Last edited by BajanYankee; 05-28-2015 at 01:20 PM..
Reply With Quote Quick reply to this message
 
Old 05-28-2015, 01:10 PM
 
Location: Crooklyn, New York
28,266 posts, read 26,237,774 times
Reputation: 11726
Quote:
Originally Posted by ckhthankgod View Post
Very corny(let me stop) and its Black population isn't small. So, what is it? Medium and if so, like another poster mentioned, what is the cutoff?

Also, if this info is right, the Black population is closer to 300,000 than 250,000: BlackDemographics.com | Milwaukee
It's stupid to argue over what is "large." My point was that it doesn't have a large enough Black population to attract the type of attention Detroit or Baltimore gets. The same is true of Indianapolis and Cincinnati (which also has a high Black %).

Seattle and Charlotte both have "large" Italian populations when compared to all 388 metropolitan statistical areas in the United States. There are only around 30 or so that have a higher absolute number and/or percentage. But in reality, nobody thinks of those cities as having "large" Italian populations. Usually, people only say this about New York, Philadelphia, Chicago, Boston, Pittsburgh, New Haven and a few other places. We don't look at the Top 50, 75 or 100 metros and say they all have "large" Italian populatiins because they have more Italians than Lubbock, Texas.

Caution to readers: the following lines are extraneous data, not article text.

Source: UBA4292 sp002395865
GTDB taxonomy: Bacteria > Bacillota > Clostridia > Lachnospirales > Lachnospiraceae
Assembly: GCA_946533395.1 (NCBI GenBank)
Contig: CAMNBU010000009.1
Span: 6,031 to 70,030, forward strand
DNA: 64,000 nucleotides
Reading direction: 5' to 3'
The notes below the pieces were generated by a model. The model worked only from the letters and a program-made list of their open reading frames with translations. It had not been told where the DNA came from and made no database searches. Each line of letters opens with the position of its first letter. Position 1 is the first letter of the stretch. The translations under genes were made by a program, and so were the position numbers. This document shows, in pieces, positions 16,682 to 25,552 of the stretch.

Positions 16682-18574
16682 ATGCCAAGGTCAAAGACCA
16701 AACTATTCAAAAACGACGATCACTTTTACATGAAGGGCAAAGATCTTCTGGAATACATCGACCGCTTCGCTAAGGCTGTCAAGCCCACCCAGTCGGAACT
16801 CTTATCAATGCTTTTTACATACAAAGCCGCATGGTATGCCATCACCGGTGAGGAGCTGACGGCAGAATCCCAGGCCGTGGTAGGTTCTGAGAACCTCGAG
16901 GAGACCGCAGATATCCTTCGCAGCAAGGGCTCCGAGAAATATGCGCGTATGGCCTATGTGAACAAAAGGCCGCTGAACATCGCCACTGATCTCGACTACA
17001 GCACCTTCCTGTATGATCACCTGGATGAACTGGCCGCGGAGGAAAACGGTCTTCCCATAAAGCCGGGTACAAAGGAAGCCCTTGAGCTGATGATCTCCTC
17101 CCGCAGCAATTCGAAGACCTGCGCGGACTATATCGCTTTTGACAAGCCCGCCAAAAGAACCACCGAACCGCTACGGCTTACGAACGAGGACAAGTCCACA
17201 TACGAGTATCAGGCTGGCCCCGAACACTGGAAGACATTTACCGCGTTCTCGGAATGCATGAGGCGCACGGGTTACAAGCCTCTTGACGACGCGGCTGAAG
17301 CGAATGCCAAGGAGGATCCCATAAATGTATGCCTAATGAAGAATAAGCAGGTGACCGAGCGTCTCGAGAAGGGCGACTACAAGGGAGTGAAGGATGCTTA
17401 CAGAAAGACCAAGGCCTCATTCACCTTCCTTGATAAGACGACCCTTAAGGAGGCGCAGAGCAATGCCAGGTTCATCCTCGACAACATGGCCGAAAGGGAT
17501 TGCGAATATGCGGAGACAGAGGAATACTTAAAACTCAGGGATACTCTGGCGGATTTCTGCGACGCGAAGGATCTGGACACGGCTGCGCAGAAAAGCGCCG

Reply With Quote Quick reply to this message
 
Old 05-28-2015, 01:26 PM
 
Location: Crooklyn, New York
28,266 posts, read 26,237,774 times
Reputation: 11726
Quote:
Originally Posted by Mutiny77 View Post
I generally agree with this. Usually the cities we hear about in this context have something going for them in terms of history, cultural institutions, size, and/or economic/population growth patterns and cities like Milwaukee are generally not among those cities.
Thank you. I thought it was a very straightforward, non-controversial point.
Reply With Quote Quick reply to this message
 
Old 05-28-2015, 01:52 PM
 
56,595 posts, read 80,890,793 times
Reputation: 12505
Quote:
Originally Posted by BajanYankee View Post
It's stupid to argue over what is "large." My point was that it doesn't have a large enough Black population to attract the type of attention Detroit or Baltimore gets. The same is true of Indianapolis and Cincinnati (which also has a high Black %).